Flagging up the class ceiling

Lawyer 2B Careers Day attendees see social background as biggest barrier to profession

While social mobility has climbed the diversity ladder in the past year, ­Year 12 students who ­attended a careers day hosted by The Lawyer’s sister title Lawyer 2B last week at BPP Business School believe the legal sector still favours those with privileged upbringings.

Only a third of students surveyed at the event ­believe gender and ­ethnicity are barriers to entry, but ­almost 60 per cent said the profession is more accessible to those from wealthy backgrounds.

Woolwich Polytechnic student Joe Jarvis said: “I see social class as the biggest barrier, along with the ­financial [side].”

Prime movers

But with almost 75 law firms across the country now signed up to Prime (the first profession-wide social ­mobility initiative) and a raft of firms supporting Nick Clegg’s business compact and the new Pegasus Access Scheme at the bar, the profession clearly hopes to send social mobility the way of gender and ethnicity as barriers to access.

Now in its fifth year, the event ­attracted pupils from 25 state schools based in some of London’s most ­deprived boroughs, with almost 250 students taking part in a range of ­presentations and workshops by top City law firms and barristers’ chambers.

Over the two days, barriers to entry remained a hot topic for discussion. However, in contrast to last year’s event, 68 per cent of students said the tuition fee hikes would not put them off a career in law.

Ayomide Abraham, a student at Christ the King College: St Mary’s, said: “The cost is a worry, but it’s the process of becoming a lawyer that scares me, as it’s very long; I feel I might not be able to do all of it. It’s not certain I’m going to get this ­career, but I’m willing to have a go.”

When asked how they would fund their legal education, 57 per cent of students said they would rely on a mixture of family, work and loans.

Bexley Grammar School student Alex Barnes said the only barrier to entry to the profession for him was the high competition.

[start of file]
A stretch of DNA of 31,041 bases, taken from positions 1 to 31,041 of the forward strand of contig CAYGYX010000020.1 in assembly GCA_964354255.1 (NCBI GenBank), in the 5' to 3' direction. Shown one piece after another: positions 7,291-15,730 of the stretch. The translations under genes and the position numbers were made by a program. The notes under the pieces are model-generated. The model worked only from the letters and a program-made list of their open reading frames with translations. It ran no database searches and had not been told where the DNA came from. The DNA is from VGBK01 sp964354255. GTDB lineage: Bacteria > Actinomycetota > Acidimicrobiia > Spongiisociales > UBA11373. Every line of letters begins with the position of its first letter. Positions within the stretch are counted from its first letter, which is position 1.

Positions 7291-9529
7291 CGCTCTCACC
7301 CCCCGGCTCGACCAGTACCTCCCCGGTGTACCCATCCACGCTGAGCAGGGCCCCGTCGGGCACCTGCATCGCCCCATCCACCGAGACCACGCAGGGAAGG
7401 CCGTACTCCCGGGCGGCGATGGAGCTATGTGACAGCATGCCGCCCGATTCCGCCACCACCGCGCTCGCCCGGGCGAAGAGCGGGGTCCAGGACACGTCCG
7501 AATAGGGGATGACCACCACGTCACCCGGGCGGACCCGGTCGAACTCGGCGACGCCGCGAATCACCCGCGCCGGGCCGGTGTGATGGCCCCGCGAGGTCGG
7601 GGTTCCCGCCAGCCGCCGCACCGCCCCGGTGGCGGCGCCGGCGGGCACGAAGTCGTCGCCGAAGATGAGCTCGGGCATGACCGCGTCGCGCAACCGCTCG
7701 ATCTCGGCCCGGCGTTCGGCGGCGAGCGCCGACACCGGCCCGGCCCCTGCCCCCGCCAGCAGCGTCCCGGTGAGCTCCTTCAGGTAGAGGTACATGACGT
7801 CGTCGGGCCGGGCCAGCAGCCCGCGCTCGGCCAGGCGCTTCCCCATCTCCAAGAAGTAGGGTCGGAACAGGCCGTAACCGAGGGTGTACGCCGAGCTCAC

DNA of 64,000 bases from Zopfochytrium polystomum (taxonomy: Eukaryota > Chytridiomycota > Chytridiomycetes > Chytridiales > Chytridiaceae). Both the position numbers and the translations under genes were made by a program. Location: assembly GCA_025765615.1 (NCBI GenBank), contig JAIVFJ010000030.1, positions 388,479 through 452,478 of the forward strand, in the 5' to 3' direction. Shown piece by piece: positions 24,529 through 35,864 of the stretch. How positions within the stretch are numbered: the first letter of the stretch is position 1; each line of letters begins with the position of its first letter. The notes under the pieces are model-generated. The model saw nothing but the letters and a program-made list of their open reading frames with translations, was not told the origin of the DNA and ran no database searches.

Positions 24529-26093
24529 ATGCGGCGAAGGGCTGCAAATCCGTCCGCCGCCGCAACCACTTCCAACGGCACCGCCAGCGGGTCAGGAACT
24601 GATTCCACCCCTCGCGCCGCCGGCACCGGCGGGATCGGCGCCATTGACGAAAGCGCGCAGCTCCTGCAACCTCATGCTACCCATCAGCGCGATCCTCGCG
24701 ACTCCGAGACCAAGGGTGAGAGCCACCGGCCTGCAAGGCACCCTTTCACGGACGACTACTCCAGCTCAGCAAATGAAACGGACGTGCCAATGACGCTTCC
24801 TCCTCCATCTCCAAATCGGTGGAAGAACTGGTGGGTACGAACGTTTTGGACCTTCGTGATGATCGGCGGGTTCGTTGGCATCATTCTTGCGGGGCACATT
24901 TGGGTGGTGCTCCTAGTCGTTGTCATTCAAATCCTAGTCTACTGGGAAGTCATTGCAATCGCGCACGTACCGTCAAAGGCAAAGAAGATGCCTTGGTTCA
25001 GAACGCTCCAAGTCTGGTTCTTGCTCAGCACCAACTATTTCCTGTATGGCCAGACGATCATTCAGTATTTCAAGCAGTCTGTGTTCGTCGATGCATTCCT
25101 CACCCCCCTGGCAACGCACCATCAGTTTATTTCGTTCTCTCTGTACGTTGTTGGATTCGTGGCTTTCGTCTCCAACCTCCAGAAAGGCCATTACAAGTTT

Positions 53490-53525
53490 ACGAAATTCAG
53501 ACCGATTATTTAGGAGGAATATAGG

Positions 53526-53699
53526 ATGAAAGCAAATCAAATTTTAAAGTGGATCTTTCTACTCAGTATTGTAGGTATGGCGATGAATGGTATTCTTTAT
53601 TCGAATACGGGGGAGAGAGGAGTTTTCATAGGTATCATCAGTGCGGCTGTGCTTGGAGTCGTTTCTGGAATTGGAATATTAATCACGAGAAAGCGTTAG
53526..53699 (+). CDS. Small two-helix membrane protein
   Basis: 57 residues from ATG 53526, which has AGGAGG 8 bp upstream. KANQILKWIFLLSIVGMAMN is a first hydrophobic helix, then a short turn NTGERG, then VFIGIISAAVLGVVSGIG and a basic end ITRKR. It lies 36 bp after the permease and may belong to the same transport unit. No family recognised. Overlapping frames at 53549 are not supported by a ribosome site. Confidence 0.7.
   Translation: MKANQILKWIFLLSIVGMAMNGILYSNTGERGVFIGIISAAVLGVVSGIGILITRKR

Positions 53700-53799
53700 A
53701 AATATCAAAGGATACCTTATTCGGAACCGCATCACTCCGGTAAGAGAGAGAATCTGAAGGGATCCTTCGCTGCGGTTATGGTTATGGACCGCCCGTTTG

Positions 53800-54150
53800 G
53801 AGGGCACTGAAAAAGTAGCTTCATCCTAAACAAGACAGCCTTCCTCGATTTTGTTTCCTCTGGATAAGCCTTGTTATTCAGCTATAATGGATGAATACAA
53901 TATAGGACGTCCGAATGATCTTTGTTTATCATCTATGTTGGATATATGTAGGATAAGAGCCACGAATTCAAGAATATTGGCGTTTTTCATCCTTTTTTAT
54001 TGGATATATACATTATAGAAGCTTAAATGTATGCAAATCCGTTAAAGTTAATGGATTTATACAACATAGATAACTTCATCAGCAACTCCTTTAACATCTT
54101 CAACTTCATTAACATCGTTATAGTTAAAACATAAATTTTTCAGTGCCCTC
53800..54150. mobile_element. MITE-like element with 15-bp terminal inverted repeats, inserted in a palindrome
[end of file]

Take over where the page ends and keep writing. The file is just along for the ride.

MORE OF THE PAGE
“Finance isn’t a problem for me,” he stressed. “I’ll take out loans to go to university and once I start working I’ll pay them back.”

Salary levels and grades were also popular issues, with several students bravely asking participants what they earned.

Workshops on the art of negotiation were held by barristers Ian Smith of 11 Stone Buildings and James Bowling of 4 Pump Court, who both presented on the first day, while Baker & McKenzie took over on the second day. Bircham Dyson Bell, BPP Law School, Clifford Chance, Forsters, Linklaters, Macfarlanes and Slaughter and May ran workshops and presentations on City law in practice and routes to qualification as a solicitor.

Forsters graduate recruitment partner Emily Exton said it is important to target students at a young age in such a competitive world.

“Part of the message we were ­delivering is that you have to get ­organised and get a head start in ­applications, as there are so many people out there who want to do the same thing,” she added.

Commenting on the day, student Fozia Farooqi of Lampton School said: “Before this careers day I was on the edge about doing law. But I now feel I have more of an insight about what a law career actually entails and I know I really want to do a law ­degree. I’ve found all the sessions to be really interesting – both learning about negotiation and about the route to becoming a lawyer.”